Jodie Fried’s Eastern Inspiration
As a relation to Australia’s first female entrepreneur Mary Reibey, it could be said Jodie Fried’s entrepreneurial spirit was inborn. However, it took a natural disaster to kickstart Bholu, her high quality homewares business in India.
Working in Bollywood as a costume designer, Jodie Fried stopped what she was doing to help rebuild villages struck by a devastating earthquake in Gujarat, a western state of India that borders Pakistan. “The women, children and men had lost everything,” Fried explains. “I was there for four-to-six months which led me to meet these women with amazing textiles skills that I felt were going to waste. They had never produced actual products, keeping their embroidery for their own families and needs.”
Being a costume designer, Fried decided the skills of the women could be translated into products while helping to create a sustainable income for them. “I went back a couple of times to take samples of ideas from different communities in the area, all of which had different embroidery skills, eventually deciding to work with this one particular community in Gujarat with a particular kind of stitch. We started developing some products and Bholu was born.”
As a term of endearment for a child, Fried decided on Bholu as the name for her business while being called ‘Bholu Diddy’ (sister) by the Gujarat people.
“They were laughing at the designs I was putting on cushions as they felt they resembled kids’ drawings. I’m sure they thought I was completely mad coming all the way from Australia to embroider these childlike scribbles, but they just had these really beautiful, detailed, symmetrical designs that were quite Indian and contemporary.”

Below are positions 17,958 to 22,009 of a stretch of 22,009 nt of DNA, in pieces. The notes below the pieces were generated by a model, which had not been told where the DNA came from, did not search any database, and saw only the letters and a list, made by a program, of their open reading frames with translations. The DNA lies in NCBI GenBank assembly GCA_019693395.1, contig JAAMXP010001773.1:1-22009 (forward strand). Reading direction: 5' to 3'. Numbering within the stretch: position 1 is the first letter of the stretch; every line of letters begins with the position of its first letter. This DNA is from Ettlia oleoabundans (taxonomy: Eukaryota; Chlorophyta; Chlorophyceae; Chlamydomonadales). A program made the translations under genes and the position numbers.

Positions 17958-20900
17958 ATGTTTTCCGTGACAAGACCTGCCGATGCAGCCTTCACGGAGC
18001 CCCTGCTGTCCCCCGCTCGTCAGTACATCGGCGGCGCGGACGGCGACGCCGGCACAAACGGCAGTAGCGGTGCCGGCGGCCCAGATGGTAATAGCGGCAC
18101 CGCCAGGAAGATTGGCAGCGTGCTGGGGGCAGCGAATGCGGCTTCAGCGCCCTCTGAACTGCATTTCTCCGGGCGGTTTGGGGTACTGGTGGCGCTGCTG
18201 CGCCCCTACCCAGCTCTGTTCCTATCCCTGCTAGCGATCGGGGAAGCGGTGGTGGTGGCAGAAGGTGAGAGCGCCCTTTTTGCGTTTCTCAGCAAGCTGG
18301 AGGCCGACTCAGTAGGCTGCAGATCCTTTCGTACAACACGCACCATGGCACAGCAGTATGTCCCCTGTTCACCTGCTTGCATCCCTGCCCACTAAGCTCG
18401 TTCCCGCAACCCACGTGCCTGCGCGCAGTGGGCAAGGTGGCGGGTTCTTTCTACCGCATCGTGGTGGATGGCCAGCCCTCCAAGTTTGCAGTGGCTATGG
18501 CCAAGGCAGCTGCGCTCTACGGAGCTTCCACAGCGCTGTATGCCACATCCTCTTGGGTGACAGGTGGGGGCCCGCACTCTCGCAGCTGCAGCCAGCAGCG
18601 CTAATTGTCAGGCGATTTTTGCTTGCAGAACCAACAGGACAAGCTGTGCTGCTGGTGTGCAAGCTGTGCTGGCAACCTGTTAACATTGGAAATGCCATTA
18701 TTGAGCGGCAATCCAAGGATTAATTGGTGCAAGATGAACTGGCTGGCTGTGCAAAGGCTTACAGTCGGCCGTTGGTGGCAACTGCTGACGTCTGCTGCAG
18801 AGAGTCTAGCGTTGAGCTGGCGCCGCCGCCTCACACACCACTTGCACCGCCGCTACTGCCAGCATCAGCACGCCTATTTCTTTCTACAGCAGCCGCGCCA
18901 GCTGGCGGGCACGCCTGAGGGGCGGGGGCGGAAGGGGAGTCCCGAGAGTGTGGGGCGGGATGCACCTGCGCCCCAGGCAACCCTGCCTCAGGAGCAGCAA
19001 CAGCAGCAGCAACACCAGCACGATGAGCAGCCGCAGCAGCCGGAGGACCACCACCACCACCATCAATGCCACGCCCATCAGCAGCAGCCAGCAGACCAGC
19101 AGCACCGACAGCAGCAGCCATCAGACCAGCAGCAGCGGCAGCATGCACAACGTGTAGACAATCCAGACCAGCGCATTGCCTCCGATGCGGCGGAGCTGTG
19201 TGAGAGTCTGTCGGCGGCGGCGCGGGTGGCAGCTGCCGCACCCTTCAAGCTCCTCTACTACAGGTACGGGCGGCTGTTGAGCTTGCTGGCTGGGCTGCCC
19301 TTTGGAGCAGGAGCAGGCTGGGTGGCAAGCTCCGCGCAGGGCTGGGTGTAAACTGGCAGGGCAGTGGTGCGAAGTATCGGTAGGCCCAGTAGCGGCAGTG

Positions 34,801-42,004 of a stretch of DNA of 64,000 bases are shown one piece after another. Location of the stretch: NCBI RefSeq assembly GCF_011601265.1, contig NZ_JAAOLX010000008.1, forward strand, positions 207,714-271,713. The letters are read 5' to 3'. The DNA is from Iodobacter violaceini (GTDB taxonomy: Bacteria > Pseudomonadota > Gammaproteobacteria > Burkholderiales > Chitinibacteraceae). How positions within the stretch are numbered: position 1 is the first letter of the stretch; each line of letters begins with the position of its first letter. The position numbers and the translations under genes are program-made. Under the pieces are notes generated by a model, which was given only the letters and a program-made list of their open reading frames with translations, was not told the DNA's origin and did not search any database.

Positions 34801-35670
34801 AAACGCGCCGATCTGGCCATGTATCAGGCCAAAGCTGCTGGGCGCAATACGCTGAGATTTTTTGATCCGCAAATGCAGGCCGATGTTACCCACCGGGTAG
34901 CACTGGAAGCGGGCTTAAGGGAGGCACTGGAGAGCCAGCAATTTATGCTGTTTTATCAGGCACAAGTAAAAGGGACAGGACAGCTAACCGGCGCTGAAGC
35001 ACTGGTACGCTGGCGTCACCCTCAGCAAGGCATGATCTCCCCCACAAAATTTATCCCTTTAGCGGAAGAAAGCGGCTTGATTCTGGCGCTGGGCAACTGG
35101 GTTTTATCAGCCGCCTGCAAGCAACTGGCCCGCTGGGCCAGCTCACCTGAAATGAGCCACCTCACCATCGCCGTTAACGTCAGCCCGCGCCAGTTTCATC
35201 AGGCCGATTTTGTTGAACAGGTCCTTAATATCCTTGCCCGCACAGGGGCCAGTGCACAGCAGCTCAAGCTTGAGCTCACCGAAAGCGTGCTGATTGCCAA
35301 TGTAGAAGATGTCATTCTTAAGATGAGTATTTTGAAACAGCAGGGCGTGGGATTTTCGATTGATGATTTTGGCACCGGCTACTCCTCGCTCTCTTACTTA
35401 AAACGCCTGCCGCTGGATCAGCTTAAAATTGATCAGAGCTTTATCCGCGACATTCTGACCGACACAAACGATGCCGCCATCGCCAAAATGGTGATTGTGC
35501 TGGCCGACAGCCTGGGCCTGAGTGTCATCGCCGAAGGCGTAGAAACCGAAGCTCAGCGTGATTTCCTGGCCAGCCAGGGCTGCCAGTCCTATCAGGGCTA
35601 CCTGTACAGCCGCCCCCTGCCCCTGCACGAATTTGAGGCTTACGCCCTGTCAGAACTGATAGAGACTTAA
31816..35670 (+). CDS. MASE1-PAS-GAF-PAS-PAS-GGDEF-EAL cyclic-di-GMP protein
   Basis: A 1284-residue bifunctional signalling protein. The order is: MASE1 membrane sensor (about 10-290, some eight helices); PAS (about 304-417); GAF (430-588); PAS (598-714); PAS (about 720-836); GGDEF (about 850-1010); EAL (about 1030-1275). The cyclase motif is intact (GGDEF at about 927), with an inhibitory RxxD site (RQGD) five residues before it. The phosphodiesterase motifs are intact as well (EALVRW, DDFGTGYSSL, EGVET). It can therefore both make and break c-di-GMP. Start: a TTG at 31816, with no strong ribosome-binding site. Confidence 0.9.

Fried started with 20 women embroidering her cushion covers and bed throws before looking to children for design development. “I began working with these kids in communities that didn’t provide the opportunity or time to just be kids, so I developed craft workshops, and began using their drawings for the products.
This has made the development of Bholu Pty Ltd a very organic process, she explains. “The whole idea of turning this into a business was so far removed from the initial purpose of my involvement with these people, but, you land in a situation and when you feel you’ve got the power to do something, that provides the inspiration. Now that we’ve started to see it work, the whole process of fine tuning the business and really understanding how a business works has come into play.”
Winners of the Sensis Social Responsibility Award (for demonstrated leadership and contribution by a business to the environment, people, education or community) at this year’s Telstra NSW Business Awards, Bholu Pty Ltd is set to continue its work in promoting fair trade as its main business philosophy. Dedicated to creating beautiful products through the offering of sustainable employment, independence and opportunity to underprivileged Indian women, Bholu also donates part of its proceeds to education facilities and other programs for underprivileged children in India.
DB: What advice did you seek in getting started?
JF: I believe you’re only as good as the people around you, so I turned to friends who were either accountants or were business savvy and they became my business mentors. They really helped me with the set-up and foundation development for the company, but by the second year, I needed much more serious advice. I did a mentorship program with women in business and had a business mentor from that who really started to question and push me. She forced me to look at the company once it began to grow and explained how to manage risks with production, financers and all of those things. Once your business starts growing, it’s easy to become so excited that you become oblivious to the potential danger of growing too quickly. As this became evident to me in our second year, I sought the advice of professionals in risk management, finance and freighting. I definitely pulled on every single resource I had at that time to get advice on a very small budget.
DB: Who are your competitors and how do you go about differentiating yourself?
JF: I really think we’re running our own race because of our work philosophy, how the business was formed and the kind of clients we have. The consumers that relate to our product are a very specific kind of people. They have a real understanding that this is a high priced, high quality product that’s fair trade and they are really aware of ethical consumerism.